The 4 things it takes to be an expert

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Which experts have real expertise? This video is sponsored by Brilliant. The first 200 people to sign up via get 20% off a yearly subscription.

Thanks to and Chessable for the clip of Magnus.

Chase, W. G., & Simon, H. A. (1973). Perception in chess. Cognitive psychology, 4(1), 55-81. -

Calderwood, R., Klein, G. A., & Crandall, B. W. (1988). Time pressure, skill, and move quality in chess. The American Journal of Psychology, 481-493. -

Hogarth, R. M., Lejarraga, T., & Soyer, E. (2015). The two settings of kind and wicked learning environments. Current Directions in Psychological Science, 24(5), 379-385. -

Ægisdóttir, S., White, M. J., Spengler, P. M., Maugherman, A. S., Anderson, L. A., Cook, R. S., ... & Rush, J. D. (2006). The meta-analysis of clinical judgment project: Fifty-six years of accumulated research on clinical versus statistical prediction. The Counseling Psychologist, 34(3), 341-382. -

Ericsson, K. A. (2015). Acquisition and maintenance of medical expertise: a perspective from the expert-performance approach with deliberate practice. Academic Medicine, 90(11), 1471-1486. -

Goldberg, S. B., Rousmaniere, T., Miller, S. D., Whipple, J., Nielsen, S. L., Hoyt, W. T., & Wampold, B. E. (2016). Do psychotherapists improve with time and experience? A longitudinal analysis of outcomes in a clinical setting. Journal of Counseling Psychology, 63(1), 1. -

Ericsson, K. A., Krampe, R. T., & Tesch-Römer, C. (1993). The role of deliberate practice in the acquisition of expert performance. Psychological Review, 100(3), 363. -

Egan, D. E., & Schwartz, B. J. (1979). Chunking in recall of symbolic drawings. Memory & Cognition, 7(2), 149-158. -

Tetlock, P. E. (2017). Expert political judgment. In Expert Political Judgment. Princeton University Press. -

Melton, R. S. (1952). A comparison of clinical and actuarial methods of prediction with an assessment of the relative accuracy of different clinicians. Unpublished Ph.D. thesis, University of Minnesota.

Meehl, E. P. (1954). Clinical versus Statistical Prediction: A Theoretical Analysis and a Review of the Evidence. University of Minnesota Press. -

Kahneman, D. (2011). Thinking, fast and slow. Farrar, Straus and Giroux. -

Special thanks to Patreon supporters: RayJ Johnson, Brian Busbee, Jerome Barakos M.D., Amadeo Bee, Julian Lee, Inconcision, TTST, Balkrishna Heroor, Chris LaClair, Avi Yashchin, John H. Austin, Jr.,, Matthew Gonzalez, Eric Sexton, john kiehl, Diffbot, Gnare, Dave Kircher, Burt Humburg, Blake Byers, Dumky, Evgeny Skvortsov, Meekay, Bill Linder, Paul Peijzel, Josh Hibschman, Timothy O’Brien, Mac Malkawi, Michael Schneider, jim buckmaster, Juan Benet, Ruslan Khroma, Robert Blum, Richard Sundvall, Lee Redden, Vincent, Stephen Wilcox, Marinus Kuivenhoven, Michael Krugman, Cy 'kkm' K'Nelson, Sam Lutfi, Ron Neal

Written by Derek Muller and Petr Lebedev
Animation by Ivy Tello and Fabio Albertelli
Filmed by Derek Muller and Raquel Nuno
Additional video/photos supplied by Getty Images
Music from Epidemic Sound ( )
Produced by Derek Muller, Petr Lebedev, and Emily Zhang

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1 Ago 2022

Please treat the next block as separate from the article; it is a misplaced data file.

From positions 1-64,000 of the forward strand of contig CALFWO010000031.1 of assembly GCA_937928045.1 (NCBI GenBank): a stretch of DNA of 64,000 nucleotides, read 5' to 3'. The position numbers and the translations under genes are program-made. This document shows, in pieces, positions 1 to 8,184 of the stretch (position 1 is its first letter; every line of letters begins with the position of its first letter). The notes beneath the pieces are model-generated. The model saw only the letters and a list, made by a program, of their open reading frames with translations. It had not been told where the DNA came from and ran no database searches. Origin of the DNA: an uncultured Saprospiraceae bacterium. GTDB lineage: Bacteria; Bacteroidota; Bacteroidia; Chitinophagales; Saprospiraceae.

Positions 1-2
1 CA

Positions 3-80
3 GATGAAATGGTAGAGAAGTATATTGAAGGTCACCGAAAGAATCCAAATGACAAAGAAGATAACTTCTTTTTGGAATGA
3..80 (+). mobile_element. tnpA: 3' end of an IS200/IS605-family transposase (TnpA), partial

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Comentários 11 758
Wow, this was incredibly insightful!
Sameh Ismail
Sameh Ismail 21 dia atrás
Interesting to think about this in the context of my own field: Computer Science. Especially when writing code, it does illuminate some things for me. I work with a lot of scientist from other fields who mostly write software as a tool for expressing ideas from their respective fields. Most of them have had little to no formal training in writing code before starting to work. What I notice is that these people fairly easy learn how to avoid bugs and write code that executes, but are terrible at preventing structural issues (e.g. does this software scale easily or how easy is it to add new functionality in the future). The timely feedback issue seems crititcal here. When trying to write code that executes, the feedback is almost immediate: The software returns an error on running or it doesn't. The structural problems however aren't evaluated by any immediate system or even at all (especially for people who's main area of expertise is actually not software).
"Don't get comfortable" is a lesson I'd like to drive home by this statistic: some 70-90% of accidental finger amputations happen at 2 ages, 16 and 60. All the time in between those ages is marked by remarkably safe individuals who go their entire career without a single incident. Before and after those ages is when nearly every finger is removed via
I think without love and obsession for what you do, those steps can feel unbearable. If you love what you do deeply and are obsessed with it... being uncomfortable is not even that bad. It's like Kobe Bryant tearing his achilles, shooting free throws and walking off the court.. He said that when the game is the most important, you don't even feel the pain. I'm sure he's been in pain and uncomfortable a whole lot in his career but he LOVED the game of basketball too much to even care about the discomfort. He was obsessed.
The pattern recognition became very clear to me when I learned Morse code. The human brain takes 50 milliseconds to process and understand a sound. People regularly send and receive Morse code at 30 words per minute, which puts the dit character and the gap between all characters at 40 milliseconds. So you literally have to process sounds faster than the brain can recognize them. Over time you start to hear whole words in the code rather than individual letters, but you still have to decode call signs character by character. You basically cache the sounds in your brain without processing them, and once the whole set of characters passes, your brain is able to turn it into an idea and add it to the stack of previous ideas while your ears are already caching the next set of characters.